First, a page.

Whether it concerns parental divorce, child abuse or neglect proceedings, guardianship or termination of parental rights, child evaluations are carried out to establish the best interest of the child. Child custody evaluations are essential because through them, psychological experts are able to determine the welfare, health and safety of the child in question (American Psychologist, 1994). In any one of the aforementioned scenarios, courts oftentimes courts require that child custody evaluations are conducted before making any rulings. This is informed by the reasoning that if it can be helped, there is no need of cutting contact between the child and their parents or guardians, or putting the child in the wrong hands (Fact Expert, 2013). In this light, children would not possibly be better off without custody evaluations. Such evaluations need to be carried out appropriately with a view to ensuring that court rulings and decisions regarding children are evidence-based and in the best interest of the child’s needs.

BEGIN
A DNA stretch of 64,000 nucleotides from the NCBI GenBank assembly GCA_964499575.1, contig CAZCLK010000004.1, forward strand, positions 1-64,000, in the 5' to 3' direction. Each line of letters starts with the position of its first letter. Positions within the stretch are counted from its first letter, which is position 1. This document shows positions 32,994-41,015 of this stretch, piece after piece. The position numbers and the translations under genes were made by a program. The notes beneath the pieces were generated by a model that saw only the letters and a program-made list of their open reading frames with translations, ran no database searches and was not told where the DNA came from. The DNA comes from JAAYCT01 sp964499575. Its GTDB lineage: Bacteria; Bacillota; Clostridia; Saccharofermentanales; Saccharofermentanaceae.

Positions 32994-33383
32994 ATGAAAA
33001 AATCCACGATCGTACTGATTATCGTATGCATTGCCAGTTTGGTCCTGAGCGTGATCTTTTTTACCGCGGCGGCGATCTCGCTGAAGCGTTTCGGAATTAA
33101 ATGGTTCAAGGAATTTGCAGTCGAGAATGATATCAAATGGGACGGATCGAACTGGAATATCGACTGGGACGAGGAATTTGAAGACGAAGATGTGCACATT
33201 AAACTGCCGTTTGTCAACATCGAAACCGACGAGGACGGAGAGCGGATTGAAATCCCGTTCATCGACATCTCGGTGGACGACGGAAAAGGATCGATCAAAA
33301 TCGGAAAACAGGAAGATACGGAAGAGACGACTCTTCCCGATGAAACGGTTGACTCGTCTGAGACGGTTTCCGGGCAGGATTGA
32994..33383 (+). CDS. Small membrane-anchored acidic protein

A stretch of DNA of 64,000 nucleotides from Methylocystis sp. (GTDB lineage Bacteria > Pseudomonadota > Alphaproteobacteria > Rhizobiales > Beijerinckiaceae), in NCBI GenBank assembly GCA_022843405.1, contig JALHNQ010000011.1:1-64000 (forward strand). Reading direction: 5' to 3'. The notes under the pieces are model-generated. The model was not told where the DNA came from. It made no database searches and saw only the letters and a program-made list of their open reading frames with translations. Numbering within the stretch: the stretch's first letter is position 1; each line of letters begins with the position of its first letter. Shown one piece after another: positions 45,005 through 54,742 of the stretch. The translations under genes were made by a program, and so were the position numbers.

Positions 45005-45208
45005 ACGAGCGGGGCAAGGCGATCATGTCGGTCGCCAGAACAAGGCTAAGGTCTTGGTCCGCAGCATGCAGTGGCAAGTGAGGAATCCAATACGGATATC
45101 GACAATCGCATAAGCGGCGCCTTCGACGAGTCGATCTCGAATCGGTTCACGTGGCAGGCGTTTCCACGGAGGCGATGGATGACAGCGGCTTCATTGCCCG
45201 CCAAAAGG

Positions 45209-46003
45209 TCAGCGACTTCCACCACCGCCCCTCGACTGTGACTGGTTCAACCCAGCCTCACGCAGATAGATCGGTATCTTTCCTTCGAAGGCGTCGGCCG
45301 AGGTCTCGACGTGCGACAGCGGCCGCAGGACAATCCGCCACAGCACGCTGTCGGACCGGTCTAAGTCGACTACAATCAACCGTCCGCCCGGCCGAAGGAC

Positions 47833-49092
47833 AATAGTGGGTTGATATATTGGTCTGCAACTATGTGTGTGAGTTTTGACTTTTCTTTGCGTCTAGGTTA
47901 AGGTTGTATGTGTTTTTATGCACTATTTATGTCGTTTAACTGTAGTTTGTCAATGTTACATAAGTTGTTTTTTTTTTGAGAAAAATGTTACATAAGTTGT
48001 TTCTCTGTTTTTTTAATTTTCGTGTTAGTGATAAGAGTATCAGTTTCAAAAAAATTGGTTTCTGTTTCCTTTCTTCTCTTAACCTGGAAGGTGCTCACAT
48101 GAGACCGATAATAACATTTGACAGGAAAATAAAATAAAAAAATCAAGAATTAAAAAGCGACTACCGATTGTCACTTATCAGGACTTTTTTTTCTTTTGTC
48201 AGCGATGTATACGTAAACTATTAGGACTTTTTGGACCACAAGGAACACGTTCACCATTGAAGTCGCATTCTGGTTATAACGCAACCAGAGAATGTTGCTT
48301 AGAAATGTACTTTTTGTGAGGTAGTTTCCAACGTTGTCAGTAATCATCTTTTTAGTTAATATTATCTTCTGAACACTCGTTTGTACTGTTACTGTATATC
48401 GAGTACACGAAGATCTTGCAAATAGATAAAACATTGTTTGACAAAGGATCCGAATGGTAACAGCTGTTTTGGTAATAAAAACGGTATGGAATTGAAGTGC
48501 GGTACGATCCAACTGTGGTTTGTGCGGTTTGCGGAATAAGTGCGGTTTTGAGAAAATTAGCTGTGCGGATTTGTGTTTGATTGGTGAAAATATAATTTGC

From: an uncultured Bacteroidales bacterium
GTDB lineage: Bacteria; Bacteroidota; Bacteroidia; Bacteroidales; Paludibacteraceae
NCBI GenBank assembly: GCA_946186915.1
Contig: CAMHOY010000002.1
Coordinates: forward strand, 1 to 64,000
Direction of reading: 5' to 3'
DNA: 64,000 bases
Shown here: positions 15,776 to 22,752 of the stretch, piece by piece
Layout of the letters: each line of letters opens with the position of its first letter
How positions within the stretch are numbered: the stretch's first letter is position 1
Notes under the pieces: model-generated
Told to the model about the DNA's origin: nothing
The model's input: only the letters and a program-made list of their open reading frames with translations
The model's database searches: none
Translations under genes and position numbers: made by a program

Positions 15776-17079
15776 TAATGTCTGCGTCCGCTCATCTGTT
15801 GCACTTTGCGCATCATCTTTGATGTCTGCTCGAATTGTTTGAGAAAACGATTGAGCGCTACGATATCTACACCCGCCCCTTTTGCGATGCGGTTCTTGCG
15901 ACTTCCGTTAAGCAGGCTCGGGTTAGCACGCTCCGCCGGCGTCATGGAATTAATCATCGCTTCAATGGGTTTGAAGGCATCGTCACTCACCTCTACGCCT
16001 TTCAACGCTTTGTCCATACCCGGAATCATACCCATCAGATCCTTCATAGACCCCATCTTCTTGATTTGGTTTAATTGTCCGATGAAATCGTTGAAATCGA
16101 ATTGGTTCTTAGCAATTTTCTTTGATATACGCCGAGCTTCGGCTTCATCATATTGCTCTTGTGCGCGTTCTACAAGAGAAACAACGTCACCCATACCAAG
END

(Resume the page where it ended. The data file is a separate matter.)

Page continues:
The question of whether or not children could be better served without custody evaluations is highly debatable. In such cases as parental divorce and child abuse or neglect, it is imperative that judges establish the best interest of the child to avoid cutting unnecessary contact between the children and their parents, unless this is unavoidably necessary (Fact Expert, 2013). It is through custody evaluations that psychologists determine whether the child is better of maintaining contacts with parents in the case of a divorce, or cutting contact is necessary. This is also true in the case of child neglect proceedings. From the foregoing, it may be argued that children are better served by child custody evaluations, which are essential in establishing the custody in which the child’s best interests (health, welfare, safety and other related facets) would be best served (American Psychologist, 1994). Without such evaluations, erroneous rulings could put a child in the wrong hands, jeopardizing their welfare, safety and healthy.
American Psychologist. (1994). Guidelines for Child Custody Evaluations in Divorce
Proceedings. American Psychological Association, 49 (7): 677-680.
Fact Expert. (2013). Custody Evaluation Examines Child Health and Safety. Retrieved 23